Q: I work for a sales company where I know certain employees are “given a pass” when it comes to the policies because they are recognized as “closers.” How can I trust my organization if the rules don’t apply to everyone?
A: I have worked for organizations where managers “sweep indiscretions under the rug” because certain employees are in a position to increase the financials of a company. Others were held accountable to the “company standards” and rebuked accordingly. I have heard this same type of story across industries and geography.
Unless every individual in an organization is subject to company policies and subsequent praise or punishment required under a policy, I do not think an employee can trust their organization, or to be fair, cannot trust the manager, executive or person in a position of authority.
Trust is earned through consistency, fairness and honesty between humans. Because trust has become overused nomenclature, it can be used incorrectly and be void of true meaning. Consider this: If your supervisor has a consistent, fair, honest relationship with you would you say that you trust your supervisor? Probably. And, as an extension, would you say that you trust the organization? Most likely.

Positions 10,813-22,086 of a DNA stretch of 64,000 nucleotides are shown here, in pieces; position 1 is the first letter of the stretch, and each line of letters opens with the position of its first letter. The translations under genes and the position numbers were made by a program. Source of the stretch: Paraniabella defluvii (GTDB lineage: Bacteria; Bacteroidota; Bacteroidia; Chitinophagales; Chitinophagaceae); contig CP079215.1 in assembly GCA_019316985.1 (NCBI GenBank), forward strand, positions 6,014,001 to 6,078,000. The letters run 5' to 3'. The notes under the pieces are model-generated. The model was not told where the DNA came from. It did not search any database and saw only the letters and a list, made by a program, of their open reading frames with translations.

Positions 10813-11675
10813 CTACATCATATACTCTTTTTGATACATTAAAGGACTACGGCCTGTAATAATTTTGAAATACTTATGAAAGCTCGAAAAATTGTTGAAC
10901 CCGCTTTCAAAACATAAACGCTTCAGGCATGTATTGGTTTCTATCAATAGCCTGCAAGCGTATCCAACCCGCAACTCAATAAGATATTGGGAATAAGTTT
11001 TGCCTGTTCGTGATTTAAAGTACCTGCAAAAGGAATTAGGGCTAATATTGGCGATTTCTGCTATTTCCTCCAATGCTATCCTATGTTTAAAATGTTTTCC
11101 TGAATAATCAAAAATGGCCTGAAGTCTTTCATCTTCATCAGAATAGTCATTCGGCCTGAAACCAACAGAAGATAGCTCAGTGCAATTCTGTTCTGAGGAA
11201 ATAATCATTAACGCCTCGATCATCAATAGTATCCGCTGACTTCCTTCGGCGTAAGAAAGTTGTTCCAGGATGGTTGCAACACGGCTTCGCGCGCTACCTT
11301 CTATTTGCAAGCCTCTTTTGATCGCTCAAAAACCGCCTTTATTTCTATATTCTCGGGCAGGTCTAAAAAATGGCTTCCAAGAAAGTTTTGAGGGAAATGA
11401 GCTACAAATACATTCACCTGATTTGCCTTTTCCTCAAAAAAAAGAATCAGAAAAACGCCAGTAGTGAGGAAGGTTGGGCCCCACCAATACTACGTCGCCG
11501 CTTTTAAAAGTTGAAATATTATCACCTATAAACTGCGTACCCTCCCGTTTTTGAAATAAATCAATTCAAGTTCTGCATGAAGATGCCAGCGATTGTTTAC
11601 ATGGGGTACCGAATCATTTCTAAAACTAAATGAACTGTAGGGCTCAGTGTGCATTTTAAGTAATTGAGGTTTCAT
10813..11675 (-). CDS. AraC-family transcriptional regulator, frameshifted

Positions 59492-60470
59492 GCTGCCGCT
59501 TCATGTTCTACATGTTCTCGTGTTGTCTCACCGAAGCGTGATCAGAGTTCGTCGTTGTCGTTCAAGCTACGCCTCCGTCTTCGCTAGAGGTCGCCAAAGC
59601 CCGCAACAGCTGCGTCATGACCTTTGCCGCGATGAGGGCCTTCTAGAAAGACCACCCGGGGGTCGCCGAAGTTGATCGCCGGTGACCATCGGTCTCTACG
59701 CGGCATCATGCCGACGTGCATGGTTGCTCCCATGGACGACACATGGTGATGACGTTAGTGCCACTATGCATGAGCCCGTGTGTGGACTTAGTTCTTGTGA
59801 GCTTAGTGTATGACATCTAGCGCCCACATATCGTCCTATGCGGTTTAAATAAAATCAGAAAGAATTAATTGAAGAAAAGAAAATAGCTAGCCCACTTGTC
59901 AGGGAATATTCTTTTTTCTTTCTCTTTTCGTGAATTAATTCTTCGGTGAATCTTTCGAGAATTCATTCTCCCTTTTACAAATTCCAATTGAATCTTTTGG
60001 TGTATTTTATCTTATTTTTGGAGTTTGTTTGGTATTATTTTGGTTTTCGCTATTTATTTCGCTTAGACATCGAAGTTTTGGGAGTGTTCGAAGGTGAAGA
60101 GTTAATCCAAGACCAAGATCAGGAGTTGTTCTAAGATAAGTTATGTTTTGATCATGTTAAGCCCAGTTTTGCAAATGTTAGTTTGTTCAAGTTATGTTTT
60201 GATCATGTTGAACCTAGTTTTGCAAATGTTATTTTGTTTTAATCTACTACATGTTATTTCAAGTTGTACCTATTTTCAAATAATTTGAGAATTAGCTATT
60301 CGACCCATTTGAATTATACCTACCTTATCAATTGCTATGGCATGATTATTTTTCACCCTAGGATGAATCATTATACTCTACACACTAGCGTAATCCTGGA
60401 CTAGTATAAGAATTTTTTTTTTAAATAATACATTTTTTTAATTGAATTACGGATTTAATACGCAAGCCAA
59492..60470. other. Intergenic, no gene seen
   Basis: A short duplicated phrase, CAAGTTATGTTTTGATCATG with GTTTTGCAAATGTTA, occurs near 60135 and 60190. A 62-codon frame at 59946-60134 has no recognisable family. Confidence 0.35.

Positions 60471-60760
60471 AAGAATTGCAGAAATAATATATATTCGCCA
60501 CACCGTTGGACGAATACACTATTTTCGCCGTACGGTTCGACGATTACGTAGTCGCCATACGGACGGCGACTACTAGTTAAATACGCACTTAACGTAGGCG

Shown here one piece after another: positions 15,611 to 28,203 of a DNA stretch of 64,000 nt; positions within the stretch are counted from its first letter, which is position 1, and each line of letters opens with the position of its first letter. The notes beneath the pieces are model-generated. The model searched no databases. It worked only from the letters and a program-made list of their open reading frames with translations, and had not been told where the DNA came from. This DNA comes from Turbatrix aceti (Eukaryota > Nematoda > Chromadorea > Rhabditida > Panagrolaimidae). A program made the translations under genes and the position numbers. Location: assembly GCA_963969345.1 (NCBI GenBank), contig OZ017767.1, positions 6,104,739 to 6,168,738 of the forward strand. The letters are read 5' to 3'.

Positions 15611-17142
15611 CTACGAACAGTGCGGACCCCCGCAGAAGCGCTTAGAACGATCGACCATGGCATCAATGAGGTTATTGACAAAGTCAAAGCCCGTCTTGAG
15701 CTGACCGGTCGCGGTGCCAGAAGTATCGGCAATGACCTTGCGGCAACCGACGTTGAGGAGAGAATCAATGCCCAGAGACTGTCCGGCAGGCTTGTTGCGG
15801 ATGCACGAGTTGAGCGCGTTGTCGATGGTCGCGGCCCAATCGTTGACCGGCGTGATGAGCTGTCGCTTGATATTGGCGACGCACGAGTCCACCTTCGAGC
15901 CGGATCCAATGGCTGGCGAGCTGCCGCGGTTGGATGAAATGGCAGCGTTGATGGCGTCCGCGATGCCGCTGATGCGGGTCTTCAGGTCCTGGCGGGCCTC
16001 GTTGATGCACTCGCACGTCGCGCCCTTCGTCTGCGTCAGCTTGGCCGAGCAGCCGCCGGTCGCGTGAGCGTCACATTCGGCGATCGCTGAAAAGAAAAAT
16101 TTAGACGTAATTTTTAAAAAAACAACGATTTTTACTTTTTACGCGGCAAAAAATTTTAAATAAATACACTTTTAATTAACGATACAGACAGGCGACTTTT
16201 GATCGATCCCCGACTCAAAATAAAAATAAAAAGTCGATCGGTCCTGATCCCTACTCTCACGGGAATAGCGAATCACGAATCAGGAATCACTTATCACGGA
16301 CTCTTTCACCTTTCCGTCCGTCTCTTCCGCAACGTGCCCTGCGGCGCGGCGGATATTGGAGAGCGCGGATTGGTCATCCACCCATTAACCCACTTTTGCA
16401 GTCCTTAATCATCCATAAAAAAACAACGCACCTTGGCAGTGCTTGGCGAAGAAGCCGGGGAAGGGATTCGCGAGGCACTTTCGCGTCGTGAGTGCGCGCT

On the flip side, if your supervisor is inconsistent, passes unfair judgments, and is dishonest, you would probably say you do not trust your supervisor, and by extension not trust the organization.
One of the most important decisions executive leadership can make is to ensure that every manager and/or person in a position of authority within the organization knows, acts, and consistently, fairly and honestly holds every employee accountable for their behavior if he/she does not follow company policy: every time, period. Think of trust like a three-legged stool where each leg represents consistency, fairness and honesty. If any one of the three values is not practiced at any time, the stool falls and trust is lost.
For you, unless the system changes, I fear you will remain in an untrustworthy and unethical environment. Take heart: There are some very trustworthy employers out there; you may have to just go out and find them.
Nicole Zwieg Daly is the director of the Center for Ethics in Practice at the University of St. Thomas Opus College of Business.